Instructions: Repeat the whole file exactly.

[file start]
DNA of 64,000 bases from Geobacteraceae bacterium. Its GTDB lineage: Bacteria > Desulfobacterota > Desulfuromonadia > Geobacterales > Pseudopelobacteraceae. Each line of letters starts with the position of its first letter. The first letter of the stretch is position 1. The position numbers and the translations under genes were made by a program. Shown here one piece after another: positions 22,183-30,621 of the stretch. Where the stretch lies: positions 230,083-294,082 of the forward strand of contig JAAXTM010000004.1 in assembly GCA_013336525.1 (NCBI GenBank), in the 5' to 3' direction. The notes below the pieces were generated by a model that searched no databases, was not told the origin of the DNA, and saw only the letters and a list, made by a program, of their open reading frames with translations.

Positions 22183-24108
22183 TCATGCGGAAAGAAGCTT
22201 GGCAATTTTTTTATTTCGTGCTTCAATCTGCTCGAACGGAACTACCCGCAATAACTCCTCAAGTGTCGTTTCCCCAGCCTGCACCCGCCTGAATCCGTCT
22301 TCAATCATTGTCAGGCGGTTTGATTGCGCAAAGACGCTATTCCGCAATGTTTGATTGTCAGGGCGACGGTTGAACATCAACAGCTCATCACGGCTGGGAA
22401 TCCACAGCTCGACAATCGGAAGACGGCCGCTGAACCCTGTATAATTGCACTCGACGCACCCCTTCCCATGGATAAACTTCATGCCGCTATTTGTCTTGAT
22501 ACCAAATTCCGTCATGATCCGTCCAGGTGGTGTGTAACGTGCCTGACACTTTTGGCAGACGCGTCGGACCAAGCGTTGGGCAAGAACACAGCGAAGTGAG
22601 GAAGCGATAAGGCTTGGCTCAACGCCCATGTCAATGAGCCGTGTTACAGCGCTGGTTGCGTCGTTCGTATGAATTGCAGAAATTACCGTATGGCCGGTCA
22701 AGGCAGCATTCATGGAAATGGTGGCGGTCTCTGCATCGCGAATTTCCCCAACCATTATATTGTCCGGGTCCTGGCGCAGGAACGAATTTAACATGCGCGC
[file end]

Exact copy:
DNA of 64,000 bases from Geobacteraceae bacterium. Its GTDB lineage: Bacteria > Desulfobacterota > Desulfuromonadia > Geobacterales > Pseudopelobacteraceae. Each line of letters starts with the position of its first letter. The first letter of the stretch is position 1. The position numbers and the translations under genes were made by a program. Shown here one piece after another: positions 22,183-30,621 of the stretch. Where the stretch lies: positions 230,083-294,082 of the forward strand of contig JAAXTM010000004.1 in assembly GCA_013336525.1 (NCBI GenBank), in the 5' to 3' direction. The notes below the pieces were generated by a model that searched no databases, was not told the origin of the DNA, and saw only the letters and a list, made by a program, of their open reading frames with translations.

Positions 22183-24108
22183 TCATGCGGAAAGAAGCTT
22201 GGCAATTTTTTTATTTCGTGCTTCAATCTGCTCGAACGGAACTACCCGCAATAACTCCTCAAGTGTCGTTTCCCCAGCCTGCACCCGCCTGAATCCGTCT
22301 TCAATCATTGTCAGGCGGTTTGATTGCGCAAAGACGCTATTCCGCAATGTTTGATTGTCAGGGCGACGGTTGAACATCAACAGCTCATCACGGCTGGGAA
22401 TCCACAGCTCGACAATCGGAAGACGGCCGCTGAACCCTGTATAATTGCACTCGACGCACCCCTTCCCATGGATAAACTTCATGCCGCTATTTGTCTTGAT
22501 ACCAAATTCCGTCATGATCCGTCCAGGTGGTGTGTAACGTGCCTGACACTTTTGGCAGACGCGTCGGACCAAGCGTTGGGCAAGAACACAGCGAAGTGAG
22601 GAAGCGATAAGGCTTGGCTCAACGCCCATGTCAATGAGCCGTGTTACAGCGCTGGTTGCGTCGTTCGTATGAATTGCAGAAATTACCGTATGGCCGGTCA
22701 AGGCAGCATTCATGGAAATGGTGGCGGTCTCTGCATCGCGAATTTCCCCAACCATTATATTGTCCGGGTCCTGGCGCAGGAACGAATTTAACATGCGCGC